Workplace Relations Commission: Bank manager who complained of ‘men’s club’ at organisation awarded €7,500

A line manager at a bank has been awarded €7,500 in compensation for the organisation’s failure to properly address a formal grievance she raised about being undermined in her ability to manage a new employee.

Stating that the 15-month delay in dealing with the formal grievance had exacerbated the complainant’s situation, Adjudication Officer Valerie Murtagh also recommended that the bank should engage in discussions with the Financial Services Union to improve the culture within the organisation which had been described as a “men’s club”.


The complainant has been employed as a line manager at with the respondent, a bank, since October 2015.

In December 2017, the complainant raised a formal grievance, complaining that “her line manager and her line manager’s manager had prevented her from adhering to the [bank’s] probation policy when managing one of her direct reports” which had recommended extending the probation period of a specific member of her team. She felt as though she had been “undermined and was not empowered to carry out her role as a line manager”, and that management had mishandled the probationary policy.

The first two stages of the bank’s grievance process were not completed until October 2018. The complainant then appealed to the third stage, an independent third party review, which took a further eight weeks to arrange. In totality. The grievance process took from December 2017 to January 2019 to conclude, and she was not informed that the matter had concluded until she prompted HR in March 2019.

In May 2019, the complainant received the findings of the process, which she said outlined “actions at an organisational level not all directly linked to the findings”. She said that no consultation occurred to try to resolve the matters she raised, and that she lost confidence in the bank’s commitment to resolution. Furthermore, the independent third party review partially upheld her complaint, but the issues raised persist without intervention “due to the direct actions of management” and her professional credibility is consistently undermined.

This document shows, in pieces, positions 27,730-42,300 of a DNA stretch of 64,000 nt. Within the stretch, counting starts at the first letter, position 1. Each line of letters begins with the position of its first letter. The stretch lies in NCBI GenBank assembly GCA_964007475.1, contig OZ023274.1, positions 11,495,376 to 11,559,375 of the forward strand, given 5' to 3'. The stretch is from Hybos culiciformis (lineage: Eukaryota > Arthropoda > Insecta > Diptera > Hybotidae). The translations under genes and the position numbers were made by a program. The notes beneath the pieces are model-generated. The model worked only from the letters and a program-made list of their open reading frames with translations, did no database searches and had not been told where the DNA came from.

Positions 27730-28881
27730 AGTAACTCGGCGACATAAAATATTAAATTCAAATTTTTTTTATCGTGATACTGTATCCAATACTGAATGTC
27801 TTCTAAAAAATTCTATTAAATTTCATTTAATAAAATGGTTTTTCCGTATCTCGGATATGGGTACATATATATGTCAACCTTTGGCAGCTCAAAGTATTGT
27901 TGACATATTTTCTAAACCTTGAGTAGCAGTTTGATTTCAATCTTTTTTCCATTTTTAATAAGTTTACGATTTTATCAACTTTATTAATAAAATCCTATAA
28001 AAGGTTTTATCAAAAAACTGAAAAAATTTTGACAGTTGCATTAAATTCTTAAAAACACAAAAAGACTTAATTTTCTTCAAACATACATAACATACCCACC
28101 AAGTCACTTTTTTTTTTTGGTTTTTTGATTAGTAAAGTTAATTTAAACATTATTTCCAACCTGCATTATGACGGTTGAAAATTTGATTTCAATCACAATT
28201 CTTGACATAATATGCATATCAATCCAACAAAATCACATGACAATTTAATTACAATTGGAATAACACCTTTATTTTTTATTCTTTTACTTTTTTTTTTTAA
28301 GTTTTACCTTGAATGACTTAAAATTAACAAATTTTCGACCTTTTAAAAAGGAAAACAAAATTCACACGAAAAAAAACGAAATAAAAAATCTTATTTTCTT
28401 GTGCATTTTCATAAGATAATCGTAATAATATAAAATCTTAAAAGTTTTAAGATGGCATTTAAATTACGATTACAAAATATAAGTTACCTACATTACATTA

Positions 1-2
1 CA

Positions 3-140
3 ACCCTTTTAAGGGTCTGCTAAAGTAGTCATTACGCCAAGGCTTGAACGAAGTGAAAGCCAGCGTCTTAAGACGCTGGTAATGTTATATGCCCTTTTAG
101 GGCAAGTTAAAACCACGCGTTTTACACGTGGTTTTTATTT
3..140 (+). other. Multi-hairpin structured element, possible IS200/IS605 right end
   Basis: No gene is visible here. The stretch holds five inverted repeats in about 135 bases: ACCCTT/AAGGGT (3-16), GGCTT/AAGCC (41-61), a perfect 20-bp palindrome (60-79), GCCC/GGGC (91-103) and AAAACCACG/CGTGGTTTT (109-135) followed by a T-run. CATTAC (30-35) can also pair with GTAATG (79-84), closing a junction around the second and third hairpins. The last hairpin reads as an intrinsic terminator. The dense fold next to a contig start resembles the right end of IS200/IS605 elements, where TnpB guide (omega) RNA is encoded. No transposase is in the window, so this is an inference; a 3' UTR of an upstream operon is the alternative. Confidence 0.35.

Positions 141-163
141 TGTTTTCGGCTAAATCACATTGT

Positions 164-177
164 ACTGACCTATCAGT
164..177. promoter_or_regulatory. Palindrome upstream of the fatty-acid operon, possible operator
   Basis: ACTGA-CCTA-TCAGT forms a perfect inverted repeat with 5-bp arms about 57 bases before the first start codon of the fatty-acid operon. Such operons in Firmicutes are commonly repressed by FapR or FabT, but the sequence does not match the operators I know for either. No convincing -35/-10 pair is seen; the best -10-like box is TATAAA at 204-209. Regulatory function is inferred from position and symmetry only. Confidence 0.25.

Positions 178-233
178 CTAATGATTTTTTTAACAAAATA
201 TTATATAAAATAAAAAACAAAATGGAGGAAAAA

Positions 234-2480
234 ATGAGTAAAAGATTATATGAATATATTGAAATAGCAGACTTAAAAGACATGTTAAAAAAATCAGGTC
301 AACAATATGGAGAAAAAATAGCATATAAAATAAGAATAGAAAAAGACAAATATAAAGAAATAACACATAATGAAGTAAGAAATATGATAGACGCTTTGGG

The report also confirmed that there had been a “vexatious claim” of bullying made against the complainant which had “no real basis”. In relation to this vexatious claim against her, the complainant had not been afforded a right of reply or to defend herself, which she stated was in breach of the organisation’s Bullying and Harassment Policy. 

Men’s club culture in the organisation

In March 2019, the complainant submitted her complaint to the Workplace Relations Commission seeking adjudication under section 13 of the Industrial Relations Act 1969

The complainant asserted that there was a “boy’s/men’s club” culture in the organisation, and that “despite detailed consistent reports, evidence and corroborating views by other female senior colleagues, the senior male managers sided with and favoured the “views” of a new male employee”.

The complainant said that the continued lack of action in relation to her grievance had significant impact on her and added to the mismanagement of the original grievance she raised. She also submitted that she had been treated as though the process was a disciplinary hearing.

She said that, as a result of speaking out, she experienced “a toxic environment of fear, fostered by a sense of entitlement and lack of accountability at senior levels”. As a result, she suffered humiliation and confidence issues, and was diagnosed with panic attacks and anxiety which her doctor said was a direct result of the situation that occurred.

The complainant said that her ability to progress her career within the bank was negatively impacted by the process in that her reputation was tainted, she was overlooked for internal opportunities, and that support for further education had been removed.

In the Workplace Relations Commission, the Financial Services Union asserted that “employees should freely and safely be in a position to report issues without any adverse consequences with confidence that concerns will be listened to and acted upon”.

Well-founded grievance

Adjudication Officer Murtagh found that the complainant had a well-founded grievance. She said that the = formal grievance to management about the complainant’s treatment had been poorly handled, and that the “delay and tardiness… in dealing with her complaint, including the finalisation of an outcome to her complaint, exacerbated the situation”.

Consequently, Adjudication Officer Murtagh recommended:

  1. Union and management engage in discussions with a view to making such adjustments that are necessary to improve the culture within the respondent organisation.
  2. The respondent pay the complainant €7,500 in financial compensation for its failures in the manner in which it handled her complaint and the tardiness in which it progressed her grievance.
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